Health — December 16, 2014 at 2:45 pm

Sugar Makes You Fat (and may shorten your life)


Coffee & Cookies

Sugar not only makes you fat, it may be killing you. Too much added sugar, from sweetened sodas, cakes, cookies, and candy increases your risk of death from heart disease, according to a new study, the largest of its type.

“The risk of cardiovascular disease death increases exponentially as you increase your consumption of added sugar,” says lead author Quanhe Yang of the Centers for Disease Control and Prevention. On average, U.S. adults in 2010 got about 15% of their daily calories (300 calories a day, in a 2,000 calorie diet) from added sugars. That’s far more than the American Heart Association recommends: fewer than 100 a day for women (six teaspoons) and 150 for men (nine teaspoons.)

The study found that people who got more than 21% of daily calories from added sugar had double the risk of death from heart disease compared with those who got less than 10% of calories from added sugars. Those who have seven or more servings a week of sugary beverages were at a 29% higher risk of death from heart disease than those who had one serving or less.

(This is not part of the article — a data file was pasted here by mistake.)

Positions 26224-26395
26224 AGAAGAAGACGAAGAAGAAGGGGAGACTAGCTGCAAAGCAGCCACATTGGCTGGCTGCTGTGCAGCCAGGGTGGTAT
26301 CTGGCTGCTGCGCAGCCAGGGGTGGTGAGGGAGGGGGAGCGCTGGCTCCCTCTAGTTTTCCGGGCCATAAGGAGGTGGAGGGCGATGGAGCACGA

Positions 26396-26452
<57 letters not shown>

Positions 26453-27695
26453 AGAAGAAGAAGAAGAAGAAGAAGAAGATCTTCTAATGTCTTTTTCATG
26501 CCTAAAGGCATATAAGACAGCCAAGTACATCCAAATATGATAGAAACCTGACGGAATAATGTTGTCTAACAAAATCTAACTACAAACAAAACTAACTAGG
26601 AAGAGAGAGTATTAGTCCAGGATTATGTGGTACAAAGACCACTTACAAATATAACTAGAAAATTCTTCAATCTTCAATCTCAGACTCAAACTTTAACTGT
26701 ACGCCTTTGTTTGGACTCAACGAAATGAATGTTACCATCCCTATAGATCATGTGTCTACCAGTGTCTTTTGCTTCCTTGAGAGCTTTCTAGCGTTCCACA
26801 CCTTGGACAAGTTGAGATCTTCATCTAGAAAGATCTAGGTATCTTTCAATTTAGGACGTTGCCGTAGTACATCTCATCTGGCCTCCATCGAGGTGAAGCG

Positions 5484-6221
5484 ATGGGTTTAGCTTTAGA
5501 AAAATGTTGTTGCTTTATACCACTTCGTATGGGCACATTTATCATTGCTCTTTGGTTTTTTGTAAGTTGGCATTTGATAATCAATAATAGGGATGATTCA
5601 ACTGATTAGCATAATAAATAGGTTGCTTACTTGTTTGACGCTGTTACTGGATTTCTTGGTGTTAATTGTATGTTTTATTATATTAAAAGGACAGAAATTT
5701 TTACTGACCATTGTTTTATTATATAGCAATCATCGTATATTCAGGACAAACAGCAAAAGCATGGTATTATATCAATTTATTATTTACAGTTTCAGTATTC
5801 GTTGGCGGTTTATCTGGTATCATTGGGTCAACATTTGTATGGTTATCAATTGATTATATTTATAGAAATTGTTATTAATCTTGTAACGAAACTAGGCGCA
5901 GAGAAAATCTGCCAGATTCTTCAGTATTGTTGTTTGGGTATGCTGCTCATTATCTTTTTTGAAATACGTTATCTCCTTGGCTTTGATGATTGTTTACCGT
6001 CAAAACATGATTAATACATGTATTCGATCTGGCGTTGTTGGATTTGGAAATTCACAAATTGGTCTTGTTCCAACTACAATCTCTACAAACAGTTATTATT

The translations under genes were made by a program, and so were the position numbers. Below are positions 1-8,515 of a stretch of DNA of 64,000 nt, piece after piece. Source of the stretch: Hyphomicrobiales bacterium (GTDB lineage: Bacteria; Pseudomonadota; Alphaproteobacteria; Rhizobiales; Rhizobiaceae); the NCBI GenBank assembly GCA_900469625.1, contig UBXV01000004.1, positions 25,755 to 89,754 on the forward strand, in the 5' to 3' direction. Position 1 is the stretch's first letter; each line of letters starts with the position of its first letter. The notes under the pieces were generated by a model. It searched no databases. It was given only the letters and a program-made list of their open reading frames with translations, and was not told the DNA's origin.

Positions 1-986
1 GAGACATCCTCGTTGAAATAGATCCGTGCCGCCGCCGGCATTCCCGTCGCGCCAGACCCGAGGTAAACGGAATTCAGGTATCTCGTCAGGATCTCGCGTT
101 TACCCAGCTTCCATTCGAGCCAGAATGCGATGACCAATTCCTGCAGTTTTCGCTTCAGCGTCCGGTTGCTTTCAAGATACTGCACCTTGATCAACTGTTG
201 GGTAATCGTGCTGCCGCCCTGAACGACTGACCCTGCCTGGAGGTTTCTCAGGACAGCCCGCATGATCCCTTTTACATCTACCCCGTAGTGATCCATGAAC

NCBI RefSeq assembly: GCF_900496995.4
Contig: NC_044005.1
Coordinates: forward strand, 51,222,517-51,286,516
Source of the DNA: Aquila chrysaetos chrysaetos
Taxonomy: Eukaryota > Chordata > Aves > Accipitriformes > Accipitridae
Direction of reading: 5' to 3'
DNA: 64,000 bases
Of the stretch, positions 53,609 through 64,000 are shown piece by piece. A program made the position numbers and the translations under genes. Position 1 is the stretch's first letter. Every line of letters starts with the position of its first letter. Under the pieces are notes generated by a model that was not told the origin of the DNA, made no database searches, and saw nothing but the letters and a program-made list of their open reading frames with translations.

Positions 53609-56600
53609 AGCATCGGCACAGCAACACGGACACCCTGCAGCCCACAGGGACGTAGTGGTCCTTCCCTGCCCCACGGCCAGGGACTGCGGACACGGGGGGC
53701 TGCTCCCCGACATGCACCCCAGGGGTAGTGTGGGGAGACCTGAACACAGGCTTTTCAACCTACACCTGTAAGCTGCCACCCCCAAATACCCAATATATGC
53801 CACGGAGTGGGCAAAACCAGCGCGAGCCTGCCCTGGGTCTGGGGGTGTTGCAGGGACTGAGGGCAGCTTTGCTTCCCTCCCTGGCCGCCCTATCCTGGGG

The paper’s senior author, Frank Hu, a professor of nutrition and epidemiology at the Harvard School of Public Health, says excessive added sugar has been linked to high blood pressure, cholesterol and fatty liver problems, as well as making insulin less effective in lowering blood sugar.

Nanci Hellmich works for the Money section of USA Today, covering retirement lifestyle stories and personal finance.

Contributor: Dr. Gregg Baron

The statements made in this article have not been evaluated by Health Canada or the U.S. Food and Drug Administration.  None of the information presented is intended to diagnose, treat, cure or prevent disease.

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